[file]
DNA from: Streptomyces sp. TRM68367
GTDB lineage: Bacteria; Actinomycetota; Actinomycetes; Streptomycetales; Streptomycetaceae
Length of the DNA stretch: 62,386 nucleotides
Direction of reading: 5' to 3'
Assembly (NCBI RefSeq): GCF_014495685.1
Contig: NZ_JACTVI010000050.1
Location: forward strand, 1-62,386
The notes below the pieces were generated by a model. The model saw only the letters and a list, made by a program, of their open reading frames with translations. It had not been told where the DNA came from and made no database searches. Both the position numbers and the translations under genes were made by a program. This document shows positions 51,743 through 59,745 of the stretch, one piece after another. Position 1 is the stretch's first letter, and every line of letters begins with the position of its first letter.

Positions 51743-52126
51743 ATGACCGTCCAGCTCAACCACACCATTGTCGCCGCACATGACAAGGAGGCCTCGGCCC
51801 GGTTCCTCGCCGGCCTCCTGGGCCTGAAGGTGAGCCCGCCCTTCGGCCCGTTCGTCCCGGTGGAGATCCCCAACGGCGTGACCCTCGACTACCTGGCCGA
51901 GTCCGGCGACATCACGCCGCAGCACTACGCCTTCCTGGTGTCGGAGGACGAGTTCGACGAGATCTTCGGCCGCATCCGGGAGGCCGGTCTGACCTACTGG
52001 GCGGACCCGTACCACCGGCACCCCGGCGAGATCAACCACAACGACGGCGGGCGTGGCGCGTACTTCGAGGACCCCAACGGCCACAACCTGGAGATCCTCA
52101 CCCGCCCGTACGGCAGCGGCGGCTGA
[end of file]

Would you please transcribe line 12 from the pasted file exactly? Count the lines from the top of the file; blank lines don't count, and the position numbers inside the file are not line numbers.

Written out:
51901 GTCCGGCGACATCACGCCGCAGCACTACGCCTTCCTGGTGTCGGAGGACGAGTTCGACGAGATCTTCGGCCGCATCCGGGAGGCCGGTCTGACCTACTGG